Monday, October 12, 2015

Your Thing

Every Black woman (Caribbean, Afro-Latina, African American, African, West Indian - whatever the fuck you call yourself!) has to have a thing.  A place, a time of day, a corner of a room,  a notebook in her mind where she can escape the world and be.  My thing is the sauna.

I spend most of my life hiding my fat, short, brown, lumpy body. Long tunics are preferred to short belly showing shirts. My butt is covered, always, by some kind of apparel.  My body is most comforted when covered in layers of fabric in my ever present quest to camouflage myself and pretend no one can see me.

But not at the sauna! I saunter in wearing a light robe and then SPLAT! it all comes off.  You don't like it? Too bad for you cause I ain't putting my clothes back on until I'm good and ready. This thing, this Thing! It is so important to me.  I work out at the gym, sure.   But I have no delusions of transforming this body into a skinnier version of myself.  At best my goal is to lose a mere 40lbs.  And, if I do, I will still be overweight (very overweight.)  The real purpose of my gym time is to end up in that sauna 40 minutes later for 20 more minutes.  Forgetting or re-calculating, crying or talking myself into doing something I've been avoiding. I doze there sometimes or I daydream about some idiot guy I have a crush on.  I envy the bodies of others, or I thank God I have a fat ass!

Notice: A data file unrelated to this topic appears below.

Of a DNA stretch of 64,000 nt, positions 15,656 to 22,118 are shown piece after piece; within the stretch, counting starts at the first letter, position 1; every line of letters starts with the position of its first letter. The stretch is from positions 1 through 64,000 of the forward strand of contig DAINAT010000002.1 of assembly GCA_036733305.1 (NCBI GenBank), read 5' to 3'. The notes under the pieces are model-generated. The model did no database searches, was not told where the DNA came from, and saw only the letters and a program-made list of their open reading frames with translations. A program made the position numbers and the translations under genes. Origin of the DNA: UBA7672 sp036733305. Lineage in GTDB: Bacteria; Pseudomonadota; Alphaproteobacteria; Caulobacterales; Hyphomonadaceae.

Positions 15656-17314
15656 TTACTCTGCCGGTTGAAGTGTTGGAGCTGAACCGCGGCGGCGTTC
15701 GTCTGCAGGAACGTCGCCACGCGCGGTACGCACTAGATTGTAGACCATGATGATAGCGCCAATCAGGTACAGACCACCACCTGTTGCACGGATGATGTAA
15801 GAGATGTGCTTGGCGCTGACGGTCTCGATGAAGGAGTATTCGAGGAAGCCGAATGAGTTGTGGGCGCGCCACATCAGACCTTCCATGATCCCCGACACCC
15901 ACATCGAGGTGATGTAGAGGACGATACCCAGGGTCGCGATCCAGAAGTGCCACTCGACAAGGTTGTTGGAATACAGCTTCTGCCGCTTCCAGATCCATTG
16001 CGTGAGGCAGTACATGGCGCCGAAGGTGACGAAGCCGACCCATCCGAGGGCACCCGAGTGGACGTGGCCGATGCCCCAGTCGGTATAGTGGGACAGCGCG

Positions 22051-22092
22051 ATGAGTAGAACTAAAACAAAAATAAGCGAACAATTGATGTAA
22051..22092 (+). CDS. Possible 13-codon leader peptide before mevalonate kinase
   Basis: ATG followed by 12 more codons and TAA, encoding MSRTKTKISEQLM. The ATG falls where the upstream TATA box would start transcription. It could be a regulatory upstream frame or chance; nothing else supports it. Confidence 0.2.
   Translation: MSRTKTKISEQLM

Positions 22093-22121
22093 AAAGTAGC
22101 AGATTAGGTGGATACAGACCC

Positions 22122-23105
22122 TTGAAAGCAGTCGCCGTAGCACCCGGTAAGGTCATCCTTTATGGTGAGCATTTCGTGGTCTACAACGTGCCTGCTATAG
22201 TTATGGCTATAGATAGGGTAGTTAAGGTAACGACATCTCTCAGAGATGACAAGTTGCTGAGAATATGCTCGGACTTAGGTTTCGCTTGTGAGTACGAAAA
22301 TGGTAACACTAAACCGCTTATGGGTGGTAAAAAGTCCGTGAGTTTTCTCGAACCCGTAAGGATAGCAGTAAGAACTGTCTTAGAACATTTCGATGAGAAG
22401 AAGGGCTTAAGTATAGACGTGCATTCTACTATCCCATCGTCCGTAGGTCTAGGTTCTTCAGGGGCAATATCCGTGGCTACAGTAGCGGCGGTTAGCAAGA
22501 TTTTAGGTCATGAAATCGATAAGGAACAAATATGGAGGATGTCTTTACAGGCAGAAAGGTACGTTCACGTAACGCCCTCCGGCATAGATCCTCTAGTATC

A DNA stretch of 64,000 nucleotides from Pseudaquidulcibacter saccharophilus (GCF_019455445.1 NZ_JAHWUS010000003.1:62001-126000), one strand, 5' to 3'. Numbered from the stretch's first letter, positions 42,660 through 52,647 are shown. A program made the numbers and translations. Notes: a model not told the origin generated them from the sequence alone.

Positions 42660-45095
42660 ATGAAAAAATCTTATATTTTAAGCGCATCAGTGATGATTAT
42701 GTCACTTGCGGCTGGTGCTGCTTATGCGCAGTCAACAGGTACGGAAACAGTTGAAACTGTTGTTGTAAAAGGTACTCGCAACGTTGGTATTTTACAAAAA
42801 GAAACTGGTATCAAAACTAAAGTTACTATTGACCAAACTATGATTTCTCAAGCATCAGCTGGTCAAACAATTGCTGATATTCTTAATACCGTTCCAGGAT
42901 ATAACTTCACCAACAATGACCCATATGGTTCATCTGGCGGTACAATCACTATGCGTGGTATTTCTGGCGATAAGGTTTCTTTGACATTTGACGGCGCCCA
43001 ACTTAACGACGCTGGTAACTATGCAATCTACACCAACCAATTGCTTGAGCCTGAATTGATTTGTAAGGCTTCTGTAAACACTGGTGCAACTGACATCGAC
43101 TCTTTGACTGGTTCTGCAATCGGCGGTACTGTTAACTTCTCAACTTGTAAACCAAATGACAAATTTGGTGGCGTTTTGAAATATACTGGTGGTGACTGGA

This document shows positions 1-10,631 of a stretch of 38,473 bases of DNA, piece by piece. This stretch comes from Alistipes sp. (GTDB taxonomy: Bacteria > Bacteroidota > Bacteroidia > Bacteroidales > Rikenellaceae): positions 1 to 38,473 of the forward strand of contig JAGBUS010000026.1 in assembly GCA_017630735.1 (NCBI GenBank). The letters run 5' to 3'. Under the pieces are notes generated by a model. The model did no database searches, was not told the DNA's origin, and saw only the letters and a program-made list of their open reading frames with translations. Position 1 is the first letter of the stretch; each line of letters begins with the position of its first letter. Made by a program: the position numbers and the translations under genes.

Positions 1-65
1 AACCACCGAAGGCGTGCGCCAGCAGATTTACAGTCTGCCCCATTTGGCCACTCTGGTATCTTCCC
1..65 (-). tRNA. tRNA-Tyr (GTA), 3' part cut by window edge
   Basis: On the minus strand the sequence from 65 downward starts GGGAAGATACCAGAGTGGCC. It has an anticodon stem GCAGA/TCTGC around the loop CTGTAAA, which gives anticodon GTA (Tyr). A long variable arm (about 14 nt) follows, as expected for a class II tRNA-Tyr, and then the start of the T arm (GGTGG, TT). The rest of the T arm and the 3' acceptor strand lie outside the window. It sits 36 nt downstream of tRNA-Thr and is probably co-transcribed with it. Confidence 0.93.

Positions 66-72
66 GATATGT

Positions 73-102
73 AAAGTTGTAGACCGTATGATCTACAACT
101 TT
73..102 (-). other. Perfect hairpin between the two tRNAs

My life is stressful, but my problems are trifling in comparison to some women. Imagine if I had a guy beating me up?  What if I was in a shelter with 3 kids?  Or, what if I had a debilitating mental illness that I could not control with medication?   What if I was a newly released convicted felon?  That's some fucking stress!  There are many Black women in our country who are living these realities. And still, my reality is mine. We all need a thing, some Thing, like Virginia Woolf's room of one's own, to manage stress.  A doctor told me recently what has become my favorite new saying, "There's nothing stress can't do."  Heart attacks, bad skin, poor sleep, obesity, stomach ailments - "there's nothing stress can't do."

The wooden planks and the overpowering heat of the sauna assure me I'm alive.   My nudity demonstrates a bravery I may never replicate elsewhere.  The negotiation of naked bodies that seem to me, and to the world, so perfectly thin and perfectly white, makes me arrogant in my otherness.  I feel strong, acceptable and mostly, accepted, still capable of feeling, of walking back out into this crazy world.   

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